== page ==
These examples highlight that this single system can be used across many different modes of communication, from emails to social media messages to phone calls, fostering trust and safety across the entire landscape of direct communication methods in use today.

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In this blog post we have attempted to outline a solution to an already existing problem that is exacerbated by modern AI. Capturing the core of this problem is not easy, and many of the previously proposed solutions have unintended consequences that make them unworkable. For example, we explained why approaches that attempt to limit the use of AI are unlikely to succeed. 

The solutions are not easy either. The messaging ecosystem is vastly complex and any solution requiring fundamental changes to that are unlikely to be acceptable. Usability is a key concern as well: if the system is only designed to communicate risk, we may want to avoid inadvertently communicating safety, much like the presence of padlock symbols as a sign of HTTPS have caused confusion and underestimation of risk for web browser users (opens in new tab)

Is there a comprehensive identity framework that would connect real-world identities to digital identities? This connection to a unique real-world identity is crucial, as otherwise anyone could simply create as many distinct reputation accounts as they need for any nefarious purpose.

For organizations, the situation is easier, because countries and states tend to hold public records that establish their existence and “identity.” For individuals, platforms like Reddit, TripAdvisor, and Stack Overflow have built reputation systems for their internal use, but without a foundational layer that confirms unique human identities these cannot be used to solve our problem, just as Facebook’s “real name” policy and X Premium (formerly Twitter Blue) have been insufficient to prevent the creation and use of fake accounts. Still, this is not an impossible problem to solve: LinkedIn is already partnering with CLEAR (opens in new tab) to bind government ID verification to a verification marker in user profiles, and with Microsoft Entra Verified ID (opens in new tab) to verify employment status. Worldcoin (opens in new tab) is building a cryptocurrency with each wallet being linked to a unique real-world person through biometrics, and Apple recently announced Optic ID (opens in new tab) for biometric authentication through their Vision Pro headset.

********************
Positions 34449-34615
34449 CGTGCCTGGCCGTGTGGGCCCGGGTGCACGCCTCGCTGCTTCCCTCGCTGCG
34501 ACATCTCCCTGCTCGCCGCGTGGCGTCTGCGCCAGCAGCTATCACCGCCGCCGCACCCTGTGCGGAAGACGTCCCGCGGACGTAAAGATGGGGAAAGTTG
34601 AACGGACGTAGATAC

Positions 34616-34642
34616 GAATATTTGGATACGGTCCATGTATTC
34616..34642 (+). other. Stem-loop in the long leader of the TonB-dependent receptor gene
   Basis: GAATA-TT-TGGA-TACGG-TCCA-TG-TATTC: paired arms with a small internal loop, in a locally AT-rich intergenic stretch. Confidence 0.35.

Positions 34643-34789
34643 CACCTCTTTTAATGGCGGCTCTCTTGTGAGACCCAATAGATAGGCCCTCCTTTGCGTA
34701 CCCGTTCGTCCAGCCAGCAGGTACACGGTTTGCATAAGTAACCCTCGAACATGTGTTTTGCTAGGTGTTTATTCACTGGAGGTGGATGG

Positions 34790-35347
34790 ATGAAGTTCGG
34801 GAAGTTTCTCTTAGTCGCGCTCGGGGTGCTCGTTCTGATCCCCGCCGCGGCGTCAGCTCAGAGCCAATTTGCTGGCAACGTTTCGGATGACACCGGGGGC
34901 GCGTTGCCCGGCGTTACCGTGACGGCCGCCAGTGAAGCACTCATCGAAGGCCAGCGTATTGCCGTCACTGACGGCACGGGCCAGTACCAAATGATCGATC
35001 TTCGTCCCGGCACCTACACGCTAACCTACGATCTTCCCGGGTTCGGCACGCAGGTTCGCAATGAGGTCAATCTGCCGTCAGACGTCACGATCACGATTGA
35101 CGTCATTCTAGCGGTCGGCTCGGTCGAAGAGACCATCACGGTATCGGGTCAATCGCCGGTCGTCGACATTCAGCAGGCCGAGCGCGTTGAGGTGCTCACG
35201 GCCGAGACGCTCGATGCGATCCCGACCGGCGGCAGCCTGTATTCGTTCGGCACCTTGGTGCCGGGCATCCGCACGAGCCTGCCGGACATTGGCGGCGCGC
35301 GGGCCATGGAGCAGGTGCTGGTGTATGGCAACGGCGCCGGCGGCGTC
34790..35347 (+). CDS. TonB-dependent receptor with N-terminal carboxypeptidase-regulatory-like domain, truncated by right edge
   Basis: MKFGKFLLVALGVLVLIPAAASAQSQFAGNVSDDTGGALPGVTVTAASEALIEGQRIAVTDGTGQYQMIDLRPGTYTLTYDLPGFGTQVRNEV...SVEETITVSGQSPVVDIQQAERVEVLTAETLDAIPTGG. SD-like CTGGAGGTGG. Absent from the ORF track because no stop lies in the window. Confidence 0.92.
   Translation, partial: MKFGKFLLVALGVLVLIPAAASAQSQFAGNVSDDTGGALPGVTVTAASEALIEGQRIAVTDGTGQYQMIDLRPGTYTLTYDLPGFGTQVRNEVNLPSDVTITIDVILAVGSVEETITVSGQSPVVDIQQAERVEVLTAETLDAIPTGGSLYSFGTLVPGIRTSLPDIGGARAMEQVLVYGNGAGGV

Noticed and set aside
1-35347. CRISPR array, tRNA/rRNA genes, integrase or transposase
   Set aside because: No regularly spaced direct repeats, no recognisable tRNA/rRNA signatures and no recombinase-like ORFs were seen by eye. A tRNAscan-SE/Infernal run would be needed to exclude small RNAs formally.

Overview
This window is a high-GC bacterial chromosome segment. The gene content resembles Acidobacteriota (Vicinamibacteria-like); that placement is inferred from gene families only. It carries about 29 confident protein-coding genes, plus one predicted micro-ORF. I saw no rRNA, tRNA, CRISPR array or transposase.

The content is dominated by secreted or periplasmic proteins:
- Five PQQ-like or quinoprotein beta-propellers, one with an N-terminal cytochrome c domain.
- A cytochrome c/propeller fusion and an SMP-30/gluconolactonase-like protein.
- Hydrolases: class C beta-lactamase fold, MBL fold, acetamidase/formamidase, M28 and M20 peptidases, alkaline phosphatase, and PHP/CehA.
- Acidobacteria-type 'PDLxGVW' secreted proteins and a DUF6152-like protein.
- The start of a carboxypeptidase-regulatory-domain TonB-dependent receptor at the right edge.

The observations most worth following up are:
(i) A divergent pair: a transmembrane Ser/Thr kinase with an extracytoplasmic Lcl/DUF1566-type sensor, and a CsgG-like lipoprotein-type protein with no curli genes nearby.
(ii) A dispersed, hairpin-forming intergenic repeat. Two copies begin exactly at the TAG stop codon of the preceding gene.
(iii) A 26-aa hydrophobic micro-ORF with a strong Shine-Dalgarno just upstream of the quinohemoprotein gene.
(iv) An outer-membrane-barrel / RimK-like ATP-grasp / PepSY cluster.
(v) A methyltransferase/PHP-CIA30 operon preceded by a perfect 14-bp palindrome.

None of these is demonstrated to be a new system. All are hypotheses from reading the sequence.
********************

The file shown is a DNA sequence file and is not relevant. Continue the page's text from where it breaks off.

Whenever we talk about identities—especially real-world identities—we need to talk about privacy. People use different digital identities and communication methods in different communities, and these identities need to be kept separate. Trusting a reputation system with such sensitive information requires careful consideration. Our preliminary research suggests that techniques from modern cryptography can be used to provide strong security and privacy guarantees so that the reputation system learns or reveals nothing unnecessary and cannot be used in unintended ways. 

What about the governance of the reputation system? In an extreme case, a single centralized party hosts the system while providing cryptographic transparency guarantees of correct operation. In another extreme, we should explore whether a purely decentralized implementation can be feasible. There are also options between these two extremes; for example, multiple smaller reputation systems hosted by different companies and organizations. 

These open questions present an opportunity and a responsibility for the research community. At Microsoft Research, we are diligently working on aspects of this problem in partnership with our research on privacy-preserving verifiable information and identity, secure hardware, transparency systems, and media provenance. We invite the rest of the research community to join in by either following the path we outlined here or suggesting better alternatives. This is the start of a broad exploration that calls for a profound commitment and contribution from all of us.